Sen. Bernie Sanders (I-VT) says his relationship with Democratic nominee Joe Biden is “better” than what he had with his former 2016 Democratic opponent Hillary Clinton.
“I think the difference now is that, between you and me. I have a better relationship with Joe Biden than I had with Hillary Clinton, and that Biden has been much more receptive to sitting down and talking with me and other progressives than we have seen in the past,” Sanders said in an interview with The New Yorker magazine published Tuesday. “I think it is fair to say that our relationship with Biden is a stronger relationship. I’ve known Biden for the last fourteen years, more or less, since I’ve been in the Senate, and worked with him a little bit when he was Vice-President. I think what you’re going to see is a closer relationship.”
The Vermont progressive senator described the relationship he has with Biden, saying he chats with the Democratic presidential nominee on the phone and he is “open to having his people sit down” with his supporters to discuss progressive ideas.
“I don’t want to sugarcoat this. He has been open and personable and friendly, but his views and my views are very different, in some areas more than others,” he said. “He has told me that he wants to be as strong as possible in terms of climate change, and I look forward to hearing his proposals.”
Sanders acknowledged that he and Biden have “very serious political differences,” but noted that his task is to fight to make sure that the former Vice President “moves in as progressive“ and his “administration is as progressive as possible.”
“It is no great secret that Joe Biden and I have very serious political differences, but, at this particular moment in history, what is most important is to defeat Trump, who, as you implied a moment ago, is literally a threat to American democracy, and is moving this country not only in a dangerous way but in an authoritarian way, as well. Trump has got to be defeated and, in a variety of ways, I intend to play an active role in that process,” Sanders said. “Trump cannot be reelected. And what we have got to do, if you are unhappy with Biden’s politics, if you disagree with Biden’s politics and I certainly do then the fight has got to take place, starting today, to make sure that he moves in as progressive a way as possible, that his Administration is as progressive as possible.”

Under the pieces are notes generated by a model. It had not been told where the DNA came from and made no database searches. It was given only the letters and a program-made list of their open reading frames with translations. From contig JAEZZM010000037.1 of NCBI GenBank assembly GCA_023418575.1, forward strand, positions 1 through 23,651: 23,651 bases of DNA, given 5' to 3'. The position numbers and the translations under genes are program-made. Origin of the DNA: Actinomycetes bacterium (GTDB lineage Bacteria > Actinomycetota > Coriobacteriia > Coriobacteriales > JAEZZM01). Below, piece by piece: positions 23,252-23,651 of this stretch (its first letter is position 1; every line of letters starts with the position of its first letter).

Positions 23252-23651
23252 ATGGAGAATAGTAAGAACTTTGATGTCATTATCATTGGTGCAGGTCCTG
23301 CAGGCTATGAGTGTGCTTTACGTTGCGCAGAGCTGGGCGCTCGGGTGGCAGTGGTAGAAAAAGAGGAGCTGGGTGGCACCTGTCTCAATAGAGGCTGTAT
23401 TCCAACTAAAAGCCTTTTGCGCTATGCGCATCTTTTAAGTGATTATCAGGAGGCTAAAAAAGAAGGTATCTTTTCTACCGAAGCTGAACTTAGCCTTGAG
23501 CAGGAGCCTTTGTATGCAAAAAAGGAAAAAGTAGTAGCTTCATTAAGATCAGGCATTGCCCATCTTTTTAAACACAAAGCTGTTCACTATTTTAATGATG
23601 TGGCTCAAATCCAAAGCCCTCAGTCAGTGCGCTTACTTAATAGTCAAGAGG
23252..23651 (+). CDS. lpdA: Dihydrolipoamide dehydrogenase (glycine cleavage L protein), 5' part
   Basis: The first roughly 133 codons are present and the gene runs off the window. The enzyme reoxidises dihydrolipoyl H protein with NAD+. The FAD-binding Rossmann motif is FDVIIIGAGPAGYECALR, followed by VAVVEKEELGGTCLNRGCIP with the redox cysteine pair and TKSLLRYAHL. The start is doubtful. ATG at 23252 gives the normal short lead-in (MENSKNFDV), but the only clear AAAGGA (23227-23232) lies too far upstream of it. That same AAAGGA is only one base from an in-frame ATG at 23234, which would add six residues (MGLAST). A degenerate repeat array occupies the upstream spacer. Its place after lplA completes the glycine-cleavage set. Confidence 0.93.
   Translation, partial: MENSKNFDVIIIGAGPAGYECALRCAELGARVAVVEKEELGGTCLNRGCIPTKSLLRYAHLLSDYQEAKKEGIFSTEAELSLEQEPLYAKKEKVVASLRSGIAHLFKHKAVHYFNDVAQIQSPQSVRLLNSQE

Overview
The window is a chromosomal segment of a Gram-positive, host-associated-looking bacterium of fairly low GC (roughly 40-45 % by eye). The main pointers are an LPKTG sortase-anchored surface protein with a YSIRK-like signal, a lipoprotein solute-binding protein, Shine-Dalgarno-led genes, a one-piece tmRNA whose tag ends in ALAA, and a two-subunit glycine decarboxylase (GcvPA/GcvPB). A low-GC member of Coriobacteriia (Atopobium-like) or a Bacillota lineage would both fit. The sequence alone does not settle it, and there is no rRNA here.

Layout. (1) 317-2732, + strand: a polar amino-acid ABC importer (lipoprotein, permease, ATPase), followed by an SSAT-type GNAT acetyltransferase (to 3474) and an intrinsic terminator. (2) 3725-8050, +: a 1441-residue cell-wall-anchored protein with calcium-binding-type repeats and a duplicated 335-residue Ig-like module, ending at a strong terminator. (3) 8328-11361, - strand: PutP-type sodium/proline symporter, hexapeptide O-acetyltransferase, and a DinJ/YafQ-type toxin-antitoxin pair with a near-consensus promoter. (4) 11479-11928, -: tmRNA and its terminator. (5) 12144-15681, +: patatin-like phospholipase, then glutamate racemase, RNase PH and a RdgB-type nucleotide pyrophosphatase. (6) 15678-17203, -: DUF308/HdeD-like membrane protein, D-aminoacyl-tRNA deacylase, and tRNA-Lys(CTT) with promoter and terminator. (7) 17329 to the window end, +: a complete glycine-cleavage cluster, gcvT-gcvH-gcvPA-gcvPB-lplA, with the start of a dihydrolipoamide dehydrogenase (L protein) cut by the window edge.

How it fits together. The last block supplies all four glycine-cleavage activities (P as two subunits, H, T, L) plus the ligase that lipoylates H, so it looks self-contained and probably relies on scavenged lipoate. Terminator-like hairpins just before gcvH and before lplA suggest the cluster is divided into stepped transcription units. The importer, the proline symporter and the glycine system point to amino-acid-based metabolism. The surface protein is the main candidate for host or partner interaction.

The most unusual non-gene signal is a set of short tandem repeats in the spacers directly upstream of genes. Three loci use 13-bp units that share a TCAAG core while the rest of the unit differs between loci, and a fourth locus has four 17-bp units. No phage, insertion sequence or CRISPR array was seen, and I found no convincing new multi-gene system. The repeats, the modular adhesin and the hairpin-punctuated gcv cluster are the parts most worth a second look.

He added, “it is not good enough just to elect Joe Biden. We’ve got to continue the movement in this country for transformative change. My job is to see that Trump is defeated and that I move Biden in as progressive a way as I can.”
The self-proclaimed Democratic Socialist discussed how the progressive movement he cultivated since his 2016 bid as “winning the ideological struggle” amongst the younger generation, but led to his defeat with the older people.
“For whatever reason, maybe we could’ve done better, we did terribly with older people. Biden just mopped us up with older people,” Sanders stated. “On the other hand, even in states where we did poorly, and lost, we won a majority of young people, forty or younger. That’s the future of America. So our ideas are the ideas imbued by the young people in this country. They’re not afraid of a vibrant democracy, and that’s what democratic socialism is about.”
Sanders, who endorsed Biden shortly after dropping out of the race in April announced the two campaigns would combine forces to form six task forces on major policy areas on the economy, education, climate change, criminal justice, immigration reform and health care. Addressing the task forces, Sanders didn’t provide too much details on the progress that both campaigns have made in the last two months, saying “we’ll see what the fruits of those discussions are” after they finish “hammering out” the agreements.
Biden spokesman Andrew Bates confirmed that Biden and Sanders are friends and “share a steadfast belief that we need a government that will deliver for working families.”
“Senator Sanders and his team have been extraordinary partners in offering advice and support on the biggest challenges of our day, such as overcoming climate change and rebuilding the American middle class — especially after the COVID-19 outbreak,” Bates said in a statement.